No more prawn heads please: charities
‘RUBBISH’ ITEMS THE BANE OF OP SHOPS
A TITANIUM prosthetic limb, a full box of used dentures, a bag of human ashes, bald car tyres and even a dead shark have all been donated to Australian charity op shops in recent years.
One of the strangest donations the Salvos ever received was a bag of prawn heads and shells, according to National Op Shop Week founder John Dee.
The Red Cross, Salvos Stores and Vinnies are some of the leading charity stores involved in this year’s National Op Shop Week.
Along with many other op shops, they receive millions of donated items every year.
While some strange but useful items can be sold, an increasing number of donations is simply rubbish that should not be given to op shops in the first place.
Items such as dirty nappies, broken appliances and stained sheets are not uncommon, and must be disposed of by the charities, at considerable expense.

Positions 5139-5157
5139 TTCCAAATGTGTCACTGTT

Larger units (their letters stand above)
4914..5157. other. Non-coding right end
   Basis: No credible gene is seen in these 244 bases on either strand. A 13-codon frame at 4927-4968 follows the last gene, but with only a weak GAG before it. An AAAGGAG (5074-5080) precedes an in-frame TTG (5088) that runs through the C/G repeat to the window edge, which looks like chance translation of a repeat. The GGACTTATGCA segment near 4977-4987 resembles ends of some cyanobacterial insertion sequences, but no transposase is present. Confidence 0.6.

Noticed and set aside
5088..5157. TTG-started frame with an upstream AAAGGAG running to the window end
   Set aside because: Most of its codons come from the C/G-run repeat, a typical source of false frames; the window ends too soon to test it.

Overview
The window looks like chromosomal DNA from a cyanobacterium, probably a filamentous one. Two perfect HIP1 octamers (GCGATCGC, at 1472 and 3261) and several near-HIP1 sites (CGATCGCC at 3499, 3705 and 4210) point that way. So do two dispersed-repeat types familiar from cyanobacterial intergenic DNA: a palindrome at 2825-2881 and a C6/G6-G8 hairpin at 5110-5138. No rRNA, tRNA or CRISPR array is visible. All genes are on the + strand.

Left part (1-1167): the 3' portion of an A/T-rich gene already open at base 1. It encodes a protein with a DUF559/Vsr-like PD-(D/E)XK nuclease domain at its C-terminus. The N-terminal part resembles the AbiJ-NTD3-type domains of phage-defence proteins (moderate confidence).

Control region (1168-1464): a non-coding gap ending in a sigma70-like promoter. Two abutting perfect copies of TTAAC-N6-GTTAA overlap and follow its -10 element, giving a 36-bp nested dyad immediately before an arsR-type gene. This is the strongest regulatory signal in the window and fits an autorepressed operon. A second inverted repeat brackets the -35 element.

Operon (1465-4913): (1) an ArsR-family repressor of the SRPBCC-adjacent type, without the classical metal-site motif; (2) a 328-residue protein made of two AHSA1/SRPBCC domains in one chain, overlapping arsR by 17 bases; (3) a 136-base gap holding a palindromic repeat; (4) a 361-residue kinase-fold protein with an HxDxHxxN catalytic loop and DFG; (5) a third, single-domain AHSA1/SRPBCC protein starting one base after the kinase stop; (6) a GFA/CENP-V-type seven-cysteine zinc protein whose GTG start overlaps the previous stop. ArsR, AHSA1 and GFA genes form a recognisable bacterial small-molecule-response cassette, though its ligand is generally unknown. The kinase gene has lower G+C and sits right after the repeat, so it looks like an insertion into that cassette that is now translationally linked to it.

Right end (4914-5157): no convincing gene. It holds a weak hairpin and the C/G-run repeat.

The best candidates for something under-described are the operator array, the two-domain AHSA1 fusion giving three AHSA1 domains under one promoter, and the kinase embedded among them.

Mr Dee says that the charities are spending millions of dollars a year to dispose of unsaleable items.
“The Salvos alone spend up to $6 million dollars a year on disposal costs and landfill fees,” he said. That money could be going towards welfare programs that help people back into the workforce, or assist people after natural disasters.
Mr Dee did say though, that the majority of donations “are fantastic, and help to fund vital community services.
“If you have something quirky that you want to donate, it really helps the charity if you call ahead first to check that they can take it,” he said.
National Op Shop Week is taking place from August 23 to 30. Visit www.opshopweek.com.au.
A home-made fox fur donated to charity.